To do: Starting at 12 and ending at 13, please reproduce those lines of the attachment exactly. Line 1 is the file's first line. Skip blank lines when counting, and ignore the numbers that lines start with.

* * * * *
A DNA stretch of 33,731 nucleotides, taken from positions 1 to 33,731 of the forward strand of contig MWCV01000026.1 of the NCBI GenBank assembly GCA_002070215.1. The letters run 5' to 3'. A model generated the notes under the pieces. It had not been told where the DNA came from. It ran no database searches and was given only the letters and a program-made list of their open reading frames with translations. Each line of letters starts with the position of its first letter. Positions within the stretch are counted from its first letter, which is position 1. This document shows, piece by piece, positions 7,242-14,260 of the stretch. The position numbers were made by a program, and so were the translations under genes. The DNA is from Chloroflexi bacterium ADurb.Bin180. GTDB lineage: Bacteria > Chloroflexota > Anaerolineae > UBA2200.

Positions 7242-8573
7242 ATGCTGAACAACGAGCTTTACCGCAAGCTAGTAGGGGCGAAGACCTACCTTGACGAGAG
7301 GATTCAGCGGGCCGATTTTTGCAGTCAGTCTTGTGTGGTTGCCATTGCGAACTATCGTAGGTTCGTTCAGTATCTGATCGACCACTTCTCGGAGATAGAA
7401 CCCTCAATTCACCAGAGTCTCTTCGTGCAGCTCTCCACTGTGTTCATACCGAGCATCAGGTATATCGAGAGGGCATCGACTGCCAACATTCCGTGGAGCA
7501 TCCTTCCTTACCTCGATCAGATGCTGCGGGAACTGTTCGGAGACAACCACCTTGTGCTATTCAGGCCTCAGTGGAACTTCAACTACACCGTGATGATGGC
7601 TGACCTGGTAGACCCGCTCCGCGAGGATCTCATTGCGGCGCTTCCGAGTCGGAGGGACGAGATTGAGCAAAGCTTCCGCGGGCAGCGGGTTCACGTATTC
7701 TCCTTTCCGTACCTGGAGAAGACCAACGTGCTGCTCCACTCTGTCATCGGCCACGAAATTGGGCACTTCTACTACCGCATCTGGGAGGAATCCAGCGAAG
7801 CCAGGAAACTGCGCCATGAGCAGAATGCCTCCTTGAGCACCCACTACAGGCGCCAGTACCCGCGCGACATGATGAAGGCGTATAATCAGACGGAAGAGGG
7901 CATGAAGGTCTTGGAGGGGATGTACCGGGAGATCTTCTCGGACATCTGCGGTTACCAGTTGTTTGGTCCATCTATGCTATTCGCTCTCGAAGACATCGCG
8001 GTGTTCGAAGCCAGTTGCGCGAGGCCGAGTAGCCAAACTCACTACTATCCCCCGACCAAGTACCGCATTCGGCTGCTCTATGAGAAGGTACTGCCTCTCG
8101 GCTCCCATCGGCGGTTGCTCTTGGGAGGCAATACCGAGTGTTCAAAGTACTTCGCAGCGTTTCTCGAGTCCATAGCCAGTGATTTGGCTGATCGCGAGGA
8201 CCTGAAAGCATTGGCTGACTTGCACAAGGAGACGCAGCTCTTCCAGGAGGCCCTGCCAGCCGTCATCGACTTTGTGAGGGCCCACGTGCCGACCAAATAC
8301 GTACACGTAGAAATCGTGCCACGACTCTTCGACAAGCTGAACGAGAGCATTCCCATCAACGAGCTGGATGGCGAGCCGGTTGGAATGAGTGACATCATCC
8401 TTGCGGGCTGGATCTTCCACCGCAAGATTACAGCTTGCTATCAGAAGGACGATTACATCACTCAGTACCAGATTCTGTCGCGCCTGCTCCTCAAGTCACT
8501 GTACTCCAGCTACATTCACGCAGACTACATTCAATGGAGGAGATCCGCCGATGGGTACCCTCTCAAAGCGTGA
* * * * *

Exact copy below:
8101 GCTCCCATCGGCGGTTGCTCTTGGGAGGCAATACCGAGTGTTCAAAGTACTTCGCAGCGTTTCTCGAGTCCATAGCCAGTGATTTGGCTGATCGCGAGGA
8201 CCTGAAAGCATTGGCTGACTTGCACAAGGAGACGCAGCTCTTCCAGGAGGCCCTGCCAGCCGTCATCGACTTTGTGAGGGCCCACGTGCCGACCAAATAC